Materializing movement through an abstract geometric approach, using processing to create a generative cumulative artwork.
produced by: Jana Velinova
Originally I decided to make a materialization of movement. In class, I explained my ideas to Lior and that I had come up with two possible solutions to this task. One: create an image that captures the fluidity of movement on a human body as well as the leftover vibrations of that movement in space to show an impression of flow as an attempt to capture motion. And two: use Laban notation to create a generative work by first sketching a notation of one of my choreographies into processing and then setting the computer to build on that, letting the image develop as a dialogue between myself and the computer. In the interest of time management, I ultimately narrowed my focus down to my first solution but I am looking forward to exploring the second idea deeper in the future.
Using processing I aimed to echo the work I have done as a dancer for the Loie Fuller dance company in New York by choreographer Jody Sperling, because of the fluidity and vibration in the movement style.
Loie Fuller is considered by some as the first ever multi-media artist starting to incorporate lighting into her performances in 1880 alongside the invention of electricity itself in 1879.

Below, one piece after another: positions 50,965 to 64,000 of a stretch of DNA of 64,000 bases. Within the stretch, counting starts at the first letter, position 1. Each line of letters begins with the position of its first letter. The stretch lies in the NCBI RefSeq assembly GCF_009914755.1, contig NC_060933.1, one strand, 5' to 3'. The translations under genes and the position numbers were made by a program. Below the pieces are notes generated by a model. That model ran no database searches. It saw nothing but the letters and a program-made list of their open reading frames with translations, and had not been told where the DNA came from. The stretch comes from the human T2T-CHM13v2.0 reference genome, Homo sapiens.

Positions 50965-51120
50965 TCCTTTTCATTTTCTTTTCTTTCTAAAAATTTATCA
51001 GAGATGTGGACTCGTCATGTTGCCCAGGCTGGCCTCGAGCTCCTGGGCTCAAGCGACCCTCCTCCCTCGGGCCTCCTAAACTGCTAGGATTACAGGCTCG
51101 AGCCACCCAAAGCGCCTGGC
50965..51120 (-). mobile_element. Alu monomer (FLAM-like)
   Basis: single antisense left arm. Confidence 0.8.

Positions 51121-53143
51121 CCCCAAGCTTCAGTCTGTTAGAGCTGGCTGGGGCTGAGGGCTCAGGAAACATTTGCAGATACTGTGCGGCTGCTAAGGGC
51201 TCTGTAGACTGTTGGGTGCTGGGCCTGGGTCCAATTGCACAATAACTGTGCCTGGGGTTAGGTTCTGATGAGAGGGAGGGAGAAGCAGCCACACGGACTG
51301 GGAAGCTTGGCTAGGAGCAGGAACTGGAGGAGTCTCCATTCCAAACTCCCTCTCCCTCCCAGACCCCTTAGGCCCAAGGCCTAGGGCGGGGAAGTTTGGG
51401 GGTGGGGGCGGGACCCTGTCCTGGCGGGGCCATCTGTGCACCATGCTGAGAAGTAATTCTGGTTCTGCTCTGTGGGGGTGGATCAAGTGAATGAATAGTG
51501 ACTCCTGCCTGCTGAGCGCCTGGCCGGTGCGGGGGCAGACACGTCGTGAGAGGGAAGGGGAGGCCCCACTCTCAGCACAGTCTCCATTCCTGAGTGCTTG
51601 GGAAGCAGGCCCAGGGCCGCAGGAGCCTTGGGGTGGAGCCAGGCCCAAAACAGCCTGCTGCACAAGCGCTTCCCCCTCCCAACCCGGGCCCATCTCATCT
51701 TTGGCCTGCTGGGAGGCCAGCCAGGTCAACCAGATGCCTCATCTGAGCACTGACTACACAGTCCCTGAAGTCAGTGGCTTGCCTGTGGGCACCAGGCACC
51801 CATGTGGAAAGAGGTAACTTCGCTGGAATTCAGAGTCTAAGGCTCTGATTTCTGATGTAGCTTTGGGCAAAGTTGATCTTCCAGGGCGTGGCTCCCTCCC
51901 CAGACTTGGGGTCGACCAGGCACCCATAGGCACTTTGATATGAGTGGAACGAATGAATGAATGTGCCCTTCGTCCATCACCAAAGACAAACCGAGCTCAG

Fuller combined her lighting designs with a silk gown with extended arms creating what some scholars have called a type of moving screen. The long-armed movements made in one of these costumes opens up a screen between the torso and the end of the arm where Fuller projected images or colors and revealed them to the viewer while she danced.
In live performance, Peggy Phelan has said, that movement appears only by its disappearance, that the act of striking one's arm through the air becomes visible to us only because it is disappearing, therefore there is nothing material left behind. The use of time in live versus computerized performance is different. In a live show time is linear but in a computer image, there can be a visible trace, something left behind from the past on the paper or screen now.The question I tried to address was, what would it look like if I could see a cumulative leftover trace of movement as a final image?
My goal was to use the stroke action of the arm I have done many times while wearing the Loie Fuller costume as inspiration and translate it to the stroke done by the computer. I drew on the work of Lise Hansen and Andrew Morrison in their 2014 article Materializing Movement-Design for Movement-based Digital Interaction where they "suggest that for interaction design, movement may be parsed by Velocity, Position, Repetition, and Frequency." I used these properties for the code which has a flashing color and a stroke from two bezier's as arms repetitively moving in the same position creating a cumulative generative image. The code has variables using Sin to make the transitions between the colors smooth and leave a trace of movement.
The New Yorker: A film about Luie Fuller's Art Nouveau Dances:
Materializing Movement-Design for Movement-based Digital Interaction:
Dance Heritage, Loie Fuller http://www.danceheritage.org/fuller.html
Sketch 9 by Jessica Beshears https://www.openprocessing.org/sketch/431330
Bezier trace 04 by Ployminoes https://www.openprocessing.org/sketch/470009